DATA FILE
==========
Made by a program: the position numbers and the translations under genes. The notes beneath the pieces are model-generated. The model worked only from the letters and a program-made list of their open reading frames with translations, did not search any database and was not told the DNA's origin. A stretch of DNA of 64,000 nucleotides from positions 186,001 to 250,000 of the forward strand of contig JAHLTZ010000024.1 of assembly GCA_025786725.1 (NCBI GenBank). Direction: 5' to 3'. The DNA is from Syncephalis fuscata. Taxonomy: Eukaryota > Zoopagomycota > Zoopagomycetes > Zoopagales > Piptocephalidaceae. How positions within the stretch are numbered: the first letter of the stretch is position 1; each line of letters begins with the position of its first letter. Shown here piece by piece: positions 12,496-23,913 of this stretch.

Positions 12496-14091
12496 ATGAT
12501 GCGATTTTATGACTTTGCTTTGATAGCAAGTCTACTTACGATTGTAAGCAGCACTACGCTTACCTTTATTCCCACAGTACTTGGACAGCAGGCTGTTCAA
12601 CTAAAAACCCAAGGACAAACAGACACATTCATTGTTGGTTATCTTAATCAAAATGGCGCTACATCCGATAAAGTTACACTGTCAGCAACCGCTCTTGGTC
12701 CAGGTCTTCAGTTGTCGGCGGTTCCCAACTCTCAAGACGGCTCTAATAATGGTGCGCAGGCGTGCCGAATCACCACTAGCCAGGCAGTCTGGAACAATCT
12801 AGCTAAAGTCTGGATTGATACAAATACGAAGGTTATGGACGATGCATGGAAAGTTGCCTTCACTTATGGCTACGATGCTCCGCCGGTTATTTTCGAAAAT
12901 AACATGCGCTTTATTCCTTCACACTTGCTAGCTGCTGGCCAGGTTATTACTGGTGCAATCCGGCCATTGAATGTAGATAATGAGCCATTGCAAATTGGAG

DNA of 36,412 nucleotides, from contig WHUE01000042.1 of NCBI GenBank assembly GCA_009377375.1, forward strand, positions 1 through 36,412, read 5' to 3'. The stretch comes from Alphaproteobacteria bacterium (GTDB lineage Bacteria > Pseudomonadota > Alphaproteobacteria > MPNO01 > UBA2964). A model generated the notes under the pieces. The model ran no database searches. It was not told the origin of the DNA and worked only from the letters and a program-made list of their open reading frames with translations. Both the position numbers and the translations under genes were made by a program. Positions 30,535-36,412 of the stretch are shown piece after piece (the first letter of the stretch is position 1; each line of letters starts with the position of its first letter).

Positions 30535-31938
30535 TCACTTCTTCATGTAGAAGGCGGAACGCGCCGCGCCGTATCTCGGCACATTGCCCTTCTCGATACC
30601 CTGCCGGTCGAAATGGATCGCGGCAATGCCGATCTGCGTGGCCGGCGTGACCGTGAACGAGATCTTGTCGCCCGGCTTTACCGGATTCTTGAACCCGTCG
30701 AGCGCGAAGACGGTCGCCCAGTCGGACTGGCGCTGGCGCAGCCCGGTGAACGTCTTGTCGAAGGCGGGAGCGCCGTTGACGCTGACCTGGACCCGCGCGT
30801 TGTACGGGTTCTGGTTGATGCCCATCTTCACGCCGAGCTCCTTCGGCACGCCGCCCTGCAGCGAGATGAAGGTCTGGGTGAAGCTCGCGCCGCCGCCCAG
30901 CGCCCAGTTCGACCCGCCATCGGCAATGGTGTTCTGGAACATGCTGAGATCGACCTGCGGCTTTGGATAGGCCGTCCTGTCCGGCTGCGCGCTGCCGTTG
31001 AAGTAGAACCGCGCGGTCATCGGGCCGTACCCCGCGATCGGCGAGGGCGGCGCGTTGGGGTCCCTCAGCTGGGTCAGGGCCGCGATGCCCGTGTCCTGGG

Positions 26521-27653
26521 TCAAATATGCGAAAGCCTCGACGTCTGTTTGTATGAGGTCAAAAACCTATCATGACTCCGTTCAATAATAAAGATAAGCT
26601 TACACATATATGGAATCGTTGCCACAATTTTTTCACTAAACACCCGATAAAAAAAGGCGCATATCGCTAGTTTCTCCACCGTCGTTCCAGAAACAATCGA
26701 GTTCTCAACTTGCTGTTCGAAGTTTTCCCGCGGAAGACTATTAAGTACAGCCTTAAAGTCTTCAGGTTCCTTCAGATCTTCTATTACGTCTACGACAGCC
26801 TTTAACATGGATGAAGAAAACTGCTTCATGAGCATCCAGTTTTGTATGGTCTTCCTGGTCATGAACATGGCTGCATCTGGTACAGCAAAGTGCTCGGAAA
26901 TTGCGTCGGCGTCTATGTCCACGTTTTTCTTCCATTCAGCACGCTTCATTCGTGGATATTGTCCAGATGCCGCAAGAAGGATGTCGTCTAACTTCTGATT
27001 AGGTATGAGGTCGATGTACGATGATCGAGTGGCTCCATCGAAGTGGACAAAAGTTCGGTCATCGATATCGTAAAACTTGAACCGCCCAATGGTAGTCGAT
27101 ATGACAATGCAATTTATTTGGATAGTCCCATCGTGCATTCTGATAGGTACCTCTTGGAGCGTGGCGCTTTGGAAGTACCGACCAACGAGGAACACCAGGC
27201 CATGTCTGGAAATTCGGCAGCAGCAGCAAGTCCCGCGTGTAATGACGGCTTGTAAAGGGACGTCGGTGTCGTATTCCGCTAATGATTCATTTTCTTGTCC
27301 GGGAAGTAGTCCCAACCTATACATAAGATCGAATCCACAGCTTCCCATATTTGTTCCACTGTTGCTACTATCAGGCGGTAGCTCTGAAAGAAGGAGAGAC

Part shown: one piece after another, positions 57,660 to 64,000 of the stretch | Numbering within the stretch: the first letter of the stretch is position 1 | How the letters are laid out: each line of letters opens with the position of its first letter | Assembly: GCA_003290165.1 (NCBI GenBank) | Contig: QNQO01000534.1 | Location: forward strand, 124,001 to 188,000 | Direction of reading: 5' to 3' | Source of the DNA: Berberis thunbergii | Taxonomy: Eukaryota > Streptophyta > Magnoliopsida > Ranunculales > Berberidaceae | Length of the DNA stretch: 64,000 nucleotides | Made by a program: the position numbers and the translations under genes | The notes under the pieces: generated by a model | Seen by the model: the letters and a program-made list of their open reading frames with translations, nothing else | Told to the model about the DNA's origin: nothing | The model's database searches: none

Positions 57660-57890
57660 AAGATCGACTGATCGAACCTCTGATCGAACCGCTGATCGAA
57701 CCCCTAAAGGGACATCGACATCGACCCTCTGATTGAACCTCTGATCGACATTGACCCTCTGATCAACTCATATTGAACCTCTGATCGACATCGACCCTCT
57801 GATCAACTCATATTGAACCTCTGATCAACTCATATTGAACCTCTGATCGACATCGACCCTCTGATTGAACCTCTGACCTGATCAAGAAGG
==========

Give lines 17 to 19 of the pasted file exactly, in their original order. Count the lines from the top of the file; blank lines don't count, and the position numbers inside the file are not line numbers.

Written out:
Positions 26521-27653
26521 TCAAATATGCGAAAGCCTCGACGTCTGTTTGTATGAGGTCAAAAACCTATCATGACTCCGTTCAATAATAAAGATAAGCT
26601 TACACATATATGGAATCGTTGCCACAATTTTTTCACTAAACACCCGATAAAAAAAGGCGCATATCGCTAGTTTCTCCACCGTCGTTCCAGAAACAATCGA